Through open-door policy started under Deng Xiaoping, China became the world’s second largest economy.
The interview given recently by the Beijing-based author of the China Dream, Liu Mingfu, to the Japanese newspaper Asahi Shimbun and published on 28 May, is important. It comes in the midst of steadily growing tensions between the United States and China, with Washington making it explicit through various actions that these are way beyond a trade war and intended to stop China’s “rise” and prevent it from posing a challenge to America’s global pre-eminence. The tensions have severely impacted China’s technology sector, travel by Chinese scholars and students to the US and seen the initiation of espionage-related investigations linked to China by 56 offices of the FBI in the US—all when China’s economy is slowing down.
Liu Mingfu’s background as a retired Colonel of China’s People’s Liberation Army (PLA), who continues to serve as a professor at China’s prestigious National Defence University (NDU), lends significance to his remarks. His book China Dream, initially published in Chinese in 2010 and subsequently in English in 2015, has sold millions of copies. Liu Mingfu is well connected to China’s military “princelings”, with Lieutenant General Liu Yazhou, son-in-law of former Politburo Standing Committee (PBSC) member and President of China, Li Xiannian, writing the foreword to his book. Chinese President Xi Jinping has also made favourable references to the book.
Liu Mingfu made four very important assertions in then early 1,700-word excerpt of the interview published by Asahi Shimbun. Each has significance to the prevailing global scenario. First, dispelling doubts among some that any idea of China having a long term grand strategy is fanciful, he unambiguously declared that “the Chinese Communist Party does have a grand strategy”. He underlined the continuity in strategic thought of Chinese leaders. He said: “In the last years under Mao Zedong, even though China was still poor and backward, it was able to work together with the United States to create a relationship meant to keep the Soviet Union in place. Through the reform and open-door policy started under Deng Xiaoping, China became the world’s second largest economy. Such miraculous development would not have been possible without a grand strategy.”
Second, replying to whether “unification” meant China dusting off past historical geographic maps for use, Liu Mingfu clarified, “there have been major territorial changes over the 2,000 or so years from the Qin Dynasty to the Qing Dynasty”. Adding, “it is not clear what period would serve as the standard”, he asserted that “the map used by the current Chinese government is the clear standard for national sovereignty and territory”. This statement has definite implications for China’s neighbours. In India’s case, Chinese maps reflect China’s claims on Arunachal Pradesh, Ladakh and the entire state of Jammu and Kashmir is designated as “disputed”. China has also advanced territorial claims on other countries including Bhutan, Nepal, Japan and Vietnam in addition to maritime territorial claims over 3 million square kilometres of the South China Sea. Pertinent is that various senior national level Chinese Communist Party leaders have, over the years, regularly asserted China’s territorial claims, including on India. He did say, though with caveats, that “China’s consistent direction has been to resolve such issues in a peaceful manner through negotiations with the relevant nations”.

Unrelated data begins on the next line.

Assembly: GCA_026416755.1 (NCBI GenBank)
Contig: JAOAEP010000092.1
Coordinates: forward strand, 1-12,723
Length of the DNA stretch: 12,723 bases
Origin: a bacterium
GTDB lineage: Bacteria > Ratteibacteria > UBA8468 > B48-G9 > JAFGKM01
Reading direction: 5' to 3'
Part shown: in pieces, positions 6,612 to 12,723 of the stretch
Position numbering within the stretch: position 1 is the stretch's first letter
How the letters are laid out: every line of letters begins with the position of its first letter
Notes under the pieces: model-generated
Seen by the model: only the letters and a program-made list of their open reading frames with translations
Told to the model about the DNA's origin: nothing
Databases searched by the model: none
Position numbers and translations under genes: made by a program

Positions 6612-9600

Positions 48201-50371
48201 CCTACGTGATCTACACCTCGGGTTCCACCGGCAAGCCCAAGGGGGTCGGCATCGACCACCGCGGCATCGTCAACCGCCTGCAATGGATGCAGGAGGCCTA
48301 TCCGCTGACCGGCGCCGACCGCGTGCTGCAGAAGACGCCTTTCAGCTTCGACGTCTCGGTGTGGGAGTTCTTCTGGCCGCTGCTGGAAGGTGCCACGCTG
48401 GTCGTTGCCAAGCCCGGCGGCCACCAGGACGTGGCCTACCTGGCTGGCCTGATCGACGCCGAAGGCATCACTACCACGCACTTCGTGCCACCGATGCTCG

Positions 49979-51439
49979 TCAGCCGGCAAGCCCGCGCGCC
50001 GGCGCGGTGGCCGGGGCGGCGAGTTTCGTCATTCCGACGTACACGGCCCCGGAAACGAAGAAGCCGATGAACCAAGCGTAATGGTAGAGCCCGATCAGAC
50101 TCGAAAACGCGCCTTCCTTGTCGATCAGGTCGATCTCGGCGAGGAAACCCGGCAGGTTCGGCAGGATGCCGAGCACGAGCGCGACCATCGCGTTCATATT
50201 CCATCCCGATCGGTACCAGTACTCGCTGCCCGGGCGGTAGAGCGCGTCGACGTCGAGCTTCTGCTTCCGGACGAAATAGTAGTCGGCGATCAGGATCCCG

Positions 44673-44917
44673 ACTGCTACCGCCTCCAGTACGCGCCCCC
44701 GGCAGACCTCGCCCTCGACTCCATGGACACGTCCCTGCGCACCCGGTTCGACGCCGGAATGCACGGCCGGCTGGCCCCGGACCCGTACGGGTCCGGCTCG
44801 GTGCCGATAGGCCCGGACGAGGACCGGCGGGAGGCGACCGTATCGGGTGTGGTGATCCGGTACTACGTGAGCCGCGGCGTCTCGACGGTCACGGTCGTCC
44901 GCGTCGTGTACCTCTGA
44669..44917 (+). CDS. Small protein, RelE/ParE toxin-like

Replying to a specific question about unification and Taiwan, Liu Mingfu was categorical that Xi Jinping will “work actively on the Taiwan issue and achieve ultimate unification of the nation while he is in office”. Making implicitly clear that this was aimed at the US too, he added “it is inconceivable that China would abandon its goal of unification because it feared possible intervention by the United States”. Stating that “for the United States, Taiwan is nothing more than one card” and there is “low possibility of any military intervention by the United States that might lead to all-out war”, he added, China will effect unification by military means only when it can deter US intervention.
Finally, Liu Mingfu, while elaborating the “China Dream”, reiterated the goals spelt out by Xi Jinping at the 19th Party Congress in October 2017. He said to create a prosperous nation means “completing the great reconstruction of the Chinese people by 2049”, which is the centenary of the founding of the People’s Republic of China. “The goal is to surpass the United States in overall national power in terms of the economy as well as science and technology.” Next is to create a strong military so that China’s military strength exceeds that of the United States. The final part of the “China Dream” is unification.
Liu Mingfu’s remarks would be intended to highlight China’s resolve and publicise Beijing’s determination to stand up to US pressure. It simultaneously seeks to raise the pressure on Taiwan and is a veiled warning to countries like Japan—which he calls a “client state” of the US—India and Vietnam. Viewed with other indicators it does, however, also point to Xi Jinping coming under increasing domestic pressure.
Jayadeva Ranade is a former Additional Secretary in the Cabinet Secretariat, Government of India and is presently President of the Centre for China Analysis and Strategy.